Spitsbergen Expedition: Fossil Hunting in a Snow Storm

2011 Emerging Explorer Jørn Hurum is currently leading a fossil-finding expedition to Norway’s Svalbard archipelago, continuing the work that has yielded many spectacular fossils through the years (Giant “Sea Monster” Fossil Discovered). Follow the expedition here on Nat Geo NewsWatch.

Days 9 & 10

One day we could enjoy really sunny weather, where the most courageous of us were wearing t-shirts, and then the next day the snow storm came over us. But our days here are limited so the work has to go on regardless of the weather!

Day 9: Nille’s Big Day

When running from a polar bear yesterday, Nille stumbled over some fossils that turned out to be a very nice Ichthyosaur with a complete flipper. After uncovering more bones the whole morning it was time for lunch, and on the way back to the camp she picked up a beautiful stone, that Jørn realized was a tooth of a Pliosaurus. First we have found so far!

After lunch Krzysztof wanted to explore some seeps close to the Karoline valley, so several of us joined the expedition. He knew what to look for so he was very successful–he found a lot of ammonite shells (prehistoric squidlike creatures that lived inside coil-shaped shells) and other interesting stuff.

Again Nille had a nice discovery; she picked from the ground a very well preserved vertebra, but where was the source? We all started searching for it, because this looked very promising. About 50 meters higher up we discovered the source, found several more vertebrae, all remarkably well preserved.  We all wanted to uncover more of this exiting discovery, but it was 2 am, and we had to return to the camp for some few hours’ sleep before the next day.

Day 10: Snow storm

We did not get more than a few hours of sleep. In the night a storm came over us and the wind was so noisy that it was impossible to sleep. But our days are limited, so we had to stick to our schedule regardless of the weather.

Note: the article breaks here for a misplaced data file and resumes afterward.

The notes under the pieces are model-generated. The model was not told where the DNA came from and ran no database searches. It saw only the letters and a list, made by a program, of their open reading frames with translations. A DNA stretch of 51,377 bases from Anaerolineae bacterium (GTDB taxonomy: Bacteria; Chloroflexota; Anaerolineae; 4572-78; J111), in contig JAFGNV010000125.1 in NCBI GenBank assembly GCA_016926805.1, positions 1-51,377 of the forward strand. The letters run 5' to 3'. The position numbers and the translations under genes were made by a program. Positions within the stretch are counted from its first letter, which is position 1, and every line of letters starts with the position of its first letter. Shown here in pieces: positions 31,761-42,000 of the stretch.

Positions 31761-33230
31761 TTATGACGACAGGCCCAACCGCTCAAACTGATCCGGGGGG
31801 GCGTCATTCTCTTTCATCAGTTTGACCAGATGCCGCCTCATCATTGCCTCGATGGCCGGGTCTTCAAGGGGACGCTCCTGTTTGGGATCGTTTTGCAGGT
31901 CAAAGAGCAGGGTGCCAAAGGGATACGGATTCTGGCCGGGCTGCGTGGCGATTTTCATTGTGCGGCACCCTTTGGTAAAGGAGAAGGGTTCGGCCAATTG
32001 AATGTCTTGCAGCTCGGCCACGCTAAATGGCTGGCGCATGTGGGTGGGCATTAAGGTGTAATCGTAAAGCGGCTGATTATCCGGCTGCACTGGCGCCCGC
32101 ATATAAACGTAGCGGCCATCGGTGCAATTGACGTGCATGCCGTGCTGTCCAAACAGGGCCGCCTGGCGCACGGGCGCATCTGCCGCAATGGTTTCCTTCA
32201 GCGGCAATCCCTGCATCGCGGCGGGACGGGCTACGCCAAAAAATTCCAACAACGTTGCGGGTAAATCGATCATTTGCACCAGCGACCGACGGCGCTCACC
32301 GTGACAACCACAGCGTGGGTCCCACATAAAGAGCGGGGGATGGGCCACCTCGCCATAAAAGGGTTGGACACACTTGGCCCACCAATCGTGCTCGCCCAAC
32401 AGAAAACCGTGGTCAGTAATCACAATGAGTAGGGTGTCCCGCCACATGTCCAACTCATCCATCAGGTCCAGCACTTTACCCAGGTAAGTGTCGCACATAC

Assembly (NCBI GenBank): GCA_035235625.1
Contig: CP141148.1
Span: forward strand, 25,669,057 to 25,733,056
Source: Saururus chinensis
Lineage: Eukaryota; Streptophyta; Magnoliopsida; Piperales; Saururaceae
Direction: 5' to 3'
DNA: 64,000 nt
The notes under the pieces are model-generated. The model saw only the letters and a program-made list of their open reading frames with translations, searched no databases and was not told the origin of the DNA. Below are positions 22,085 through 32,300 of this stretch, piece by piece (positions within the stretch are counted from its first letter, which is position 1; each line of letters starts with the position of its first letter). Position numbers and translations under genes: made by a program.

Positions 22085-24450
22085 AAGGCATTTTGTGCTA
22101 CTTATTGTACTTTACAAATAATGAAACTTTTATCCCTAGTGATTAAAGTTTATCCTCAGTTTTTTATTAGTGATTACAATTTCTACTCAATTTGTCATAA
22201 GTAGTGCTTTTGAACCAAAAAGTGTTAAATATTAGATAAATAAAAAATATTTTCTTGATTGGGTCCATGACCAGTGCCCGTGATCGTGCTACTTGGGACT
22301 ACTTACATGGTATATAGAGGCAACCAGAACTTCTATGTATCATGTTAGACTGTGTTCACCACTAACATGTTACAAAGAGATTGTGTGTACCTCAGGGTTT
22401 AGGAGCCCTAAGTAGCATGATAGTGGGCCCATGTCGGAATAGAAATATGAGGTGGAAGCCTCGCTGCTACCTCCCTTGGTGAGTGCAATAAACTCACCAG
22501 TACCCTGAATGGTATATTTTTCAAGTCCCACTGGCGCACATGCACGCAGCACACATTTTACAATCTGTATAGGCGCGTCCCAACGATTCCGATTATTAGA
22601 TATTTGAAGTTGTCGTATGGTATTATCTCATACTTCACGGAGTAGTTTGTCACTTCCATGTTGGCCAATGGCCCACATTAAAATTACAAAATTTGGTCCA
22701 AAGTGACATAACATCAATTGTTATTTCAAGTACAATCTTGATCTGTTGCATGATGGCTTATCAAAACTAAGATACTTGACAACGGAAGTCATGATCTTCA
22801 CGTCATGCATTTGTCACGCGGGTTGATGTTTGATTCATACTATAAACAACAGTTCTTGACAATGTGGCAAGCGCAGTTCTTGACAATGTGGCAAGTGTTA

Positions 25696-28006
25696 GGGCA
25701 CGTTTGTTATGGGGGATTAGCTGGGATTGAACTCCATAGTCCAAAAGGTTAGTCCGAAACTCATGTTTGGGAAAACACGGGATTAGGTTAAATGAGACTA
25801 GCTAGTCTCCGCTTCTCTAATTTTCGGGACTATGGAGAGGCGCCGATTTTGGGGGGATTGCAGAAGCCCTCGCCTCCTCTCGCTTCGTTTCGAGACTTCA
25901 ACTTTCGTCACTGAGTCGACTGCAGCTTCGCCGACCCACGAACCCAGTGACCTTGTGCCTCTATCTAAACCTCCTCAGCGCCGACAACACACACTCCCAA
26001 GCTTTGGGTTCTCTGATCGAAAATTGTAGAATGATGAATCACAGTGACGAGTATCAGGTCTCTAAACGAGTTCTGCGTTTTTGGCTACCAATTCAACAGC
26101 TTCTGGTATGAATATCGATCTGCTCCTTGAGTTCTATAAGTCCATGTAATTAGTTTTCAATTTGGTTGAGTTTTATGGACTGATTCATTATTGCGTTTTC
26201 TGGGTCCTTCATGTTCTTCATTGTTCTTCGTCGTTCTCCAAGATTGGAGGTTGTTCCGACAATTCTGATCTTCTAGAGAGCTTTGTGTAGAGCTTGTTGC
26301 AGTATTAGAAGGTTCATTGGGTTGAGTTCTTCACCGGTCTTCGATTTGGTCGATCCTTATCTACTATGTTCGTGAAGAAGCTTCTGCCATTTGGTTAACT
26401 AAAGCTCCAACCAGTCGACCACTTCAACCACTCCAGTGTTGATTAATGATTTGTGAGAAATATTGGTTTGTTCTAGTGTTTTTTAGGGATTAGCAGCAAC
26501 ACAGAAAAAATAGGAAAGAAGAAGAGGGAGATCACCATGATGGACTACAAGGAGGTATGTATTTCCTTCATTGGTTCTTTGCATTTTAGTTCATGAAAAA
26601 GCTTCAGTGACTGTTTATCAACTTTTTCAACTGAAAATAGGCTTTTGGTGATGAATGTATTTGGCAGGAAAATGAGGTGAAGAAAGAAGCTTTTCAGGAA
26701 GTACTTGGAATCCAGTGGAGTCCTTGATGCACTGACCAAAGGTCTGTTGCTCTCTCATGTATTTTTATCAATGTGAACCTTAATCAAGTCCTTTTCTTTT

The goal of the day was to end the quarries in the Konus valley so that the specimens would be plastered and prepared for the transport back to the Natural History Museum in Oslo. This is hard and dirty work, and the snowstorm didn’t make it more pleasant. With sun urgently needed, Krzysztof, Pat, and Tommy took matters into their own hands (and feet) and danced the sun dance.

As previously described the whole plastering process is long and time consuming. At the end of the process when we are turning the specimen, several days of work can be destroyed in parts of a second if we are unlucky. So every time we are turning a fossil it is equally exciting. This day everything went well– all the fossils survived the turning process.

Returning to the camp at 3 am, after a long day with very hard work, we were still not too tired to enjoy the beauty of a small natural bouquet of Tufted Saxifrage!


Read the full set of posts from the 2011 Spitsbergen “Sea Monster” Expedition.



Meet the Author
Jørn Harald Hurum was born in Drammen, a city on southeastern Norway. Since childhood he has collected fossils and minerals in the Oslo region. Since 2000 he has been employed at the Natural History Museum of the University of Oslo where he works as an associate professor in vertebrate paleontology. At the University he teaches paleontology and evolutionary biology and supervises masters and Ph.D. students. One recent outreach effort brought him on stage before a general audience interested in his Arctic island project excavating fossils of ancient sea monsters. “There was a four-year-old in the front row and he couldn’t stop asking questions, really good questions” Hurum remembers. “This little boy was so excited to know there was somebody else who understood the things he was wondering about. He made my whole day! As a child, I felt very alone with my interest in fossils. Finally at age 13, I discovered there was a museum in Norway that actually employed people to study paleontology. I started corresponding with those scientists and it was such a relief, such an inspiration. I hope I can give some of that spirit back to the next generation.” Learn More About Jørn and His Work